DSCN5248.jpgWe have enjoyed two days as vagabonds. 

We drove the Great Ocean Road. Unlike yesterday, we now know what the fuss is about. As you may recall, yesterday our intrepid travelers found ourselves in a staggering traffic jam. 

Today, we got back on the road. 

Have you ever watched a movie were the second half is vastly better than the first? “The Usual Suspects” fits that description. “Vertigo” and “Carrie” are also in that category. 

The Great Ocean Road is exactly like that. It was OK (despite the traffic) yesterday. It was transcendently great today. 

You think about places that you must visit. You know the list: the Grand Canyon, the Great Wall of China, the Pyramids of Giza, etc. I am not absolutely sure that the Great Ocean Road belongs on that list. But if it is not, it is close. 

The coastline of southern Australia has been cut and carved by the harsh current and waves coming from Antarctica. The water has created epic and majestic sculptures. 

Susie and I have discussed how to express the majesty of these formations. I think this might be the best way to describe it. 

The kids were happy to stop 6 separate times to look at them. 

We have found that the one thing that 4 young adults can agree on is that they should not agree on anything. We have found that choosing a restaurant soon devolves into a debate. In a way, each person wants to assert his or her will. Of course, they do not want to LOOK like they are asserting their wills. Instead, they get creative, “I do not care what we eat, as long as we do not have seafood” or “Go with what you want, but I want pizza.” 

I am waiting for “we can go anywhere you want, as long as I can get vegan Icelandic comfort food.” 

Each of our four children is striving to assert his or her independence. Perhaps more salient is the fact that they do NOT want to bend to the will of their siblings. Brothers and sisters understand that every battle influences future discussions. A concession on day 1 of a 5-month trip could lead to daily concessions thereafter.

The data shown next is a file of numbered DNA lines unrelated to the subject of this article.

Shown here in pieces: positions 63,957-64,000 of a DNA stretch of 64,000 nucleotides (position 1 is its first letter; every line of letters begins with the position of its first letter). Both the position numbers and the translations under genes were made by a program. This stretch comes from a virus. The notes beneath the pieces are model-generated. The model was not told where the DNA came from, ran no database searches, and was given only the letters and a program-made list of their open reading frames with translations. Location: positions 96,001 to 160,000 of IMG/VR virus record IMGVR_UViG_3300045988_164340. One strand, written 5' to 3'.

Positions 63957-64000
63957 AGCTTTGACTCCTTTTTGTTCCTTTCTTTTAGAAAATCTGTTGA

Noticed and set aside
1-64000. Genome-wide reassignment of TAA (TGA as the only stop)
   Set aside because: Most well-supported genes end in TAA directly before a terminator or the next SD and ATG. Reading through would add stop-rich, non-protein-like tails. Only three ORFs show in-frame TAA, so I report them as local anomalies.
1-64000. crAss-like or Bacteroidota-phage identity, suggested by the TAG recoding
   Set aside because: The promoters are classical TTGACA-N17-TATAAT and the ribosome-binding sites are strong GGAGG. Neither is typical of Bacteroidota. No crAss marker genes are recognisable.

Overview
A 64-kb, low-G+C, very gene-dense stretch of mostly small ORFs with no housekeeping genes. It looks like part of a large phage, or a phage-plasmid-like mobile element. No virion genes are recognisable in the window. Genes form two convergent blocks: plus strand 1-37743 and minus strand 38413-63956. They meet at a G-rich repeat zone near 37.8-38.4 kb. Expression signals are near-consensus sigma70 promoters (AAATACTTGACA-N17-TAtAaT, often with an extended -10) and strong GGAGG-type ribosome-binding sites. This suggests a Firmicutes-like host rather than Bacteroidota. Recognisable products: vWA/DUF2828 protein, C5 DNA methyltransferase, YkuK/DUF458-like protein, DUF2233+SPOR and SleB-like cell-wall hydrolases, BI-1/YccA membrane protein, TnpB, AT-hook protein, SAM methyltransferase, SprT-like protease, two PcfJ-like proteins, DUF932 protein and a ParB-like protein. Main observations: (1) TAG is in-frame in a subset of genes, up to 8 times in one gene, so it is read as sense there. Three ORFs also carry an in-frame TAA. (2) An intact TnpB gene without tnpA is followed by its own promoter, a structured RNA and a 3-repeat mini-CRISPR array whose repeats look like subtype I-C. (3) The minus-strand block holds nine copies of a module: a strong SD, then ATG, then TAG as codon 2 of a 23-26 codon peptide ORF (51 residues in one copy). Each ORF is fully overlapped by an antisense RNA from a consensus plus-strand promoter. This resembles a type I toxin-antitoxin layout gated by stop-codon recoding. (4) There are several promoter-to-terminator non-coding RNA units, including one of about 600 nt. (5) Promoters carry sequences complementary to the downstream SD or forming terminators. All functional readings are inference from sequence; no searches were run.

As a result, our (adult) children are inclined to express strong opinions. 

These opinions manifest often when we are driving. Every decision leads to a long discussion. 

So when I kept asking, “Do you mind if we stop again to see more sites?”, I expected debates. Instead, they were expressed a willingness to see everything. 


We enjoyed the 12 Apostles, the Loch Ard Gorge, the Arch and London Bridge.






It is worth noting that London Bridge once had a stone span over this large gap. In fact, people were allowed to walk across the span. On a January day in 1990, the bridge eroded and sunk into the sea (yes, our grammar school poems seemed prescient – London Bridge did fall down) leaving two shocked souls stuck on the newly created island. [Note: for those of you who, like me, wonder “what happened to the two of them?” they were evacuated by helicopter.] 

This exotic day ended in a wonderfully pedestrian way – our meal would come form KFC. Liam has been craving food that is familiar and inexpensive. Specifically, he has been asking for KFC. When he saw that our motel was adjacent to a KFC franchise (once again, we are in the high-rent district), he launched into action. He took specific orders, went next door and delivered meals to each Baskin. 

So we spent the day seeing singular beauty on the far side of the world only to conclude it was a meal with Colonel Sanders. 

That seems like a perfect day in Australia. 

Steve Sir

PS One other fun detail from our day. Liam waded into the sea and found a completely empty beach where he strolled while observed by hundreds of people thousands of feet away. Here is Liam’s beach from their vantage point. DSCN5268.jpg

 While on the beach, he wrote “Camp Champs” into the sand. An hour later, we ended up at the same observation platform and appreciated Liam’s work.  


PPS I also want to include two other pictures.  The first shows vandalism at its most creative.


The second shows the a denuded Eucalyptus forest that struck us as hauntingly beautiful.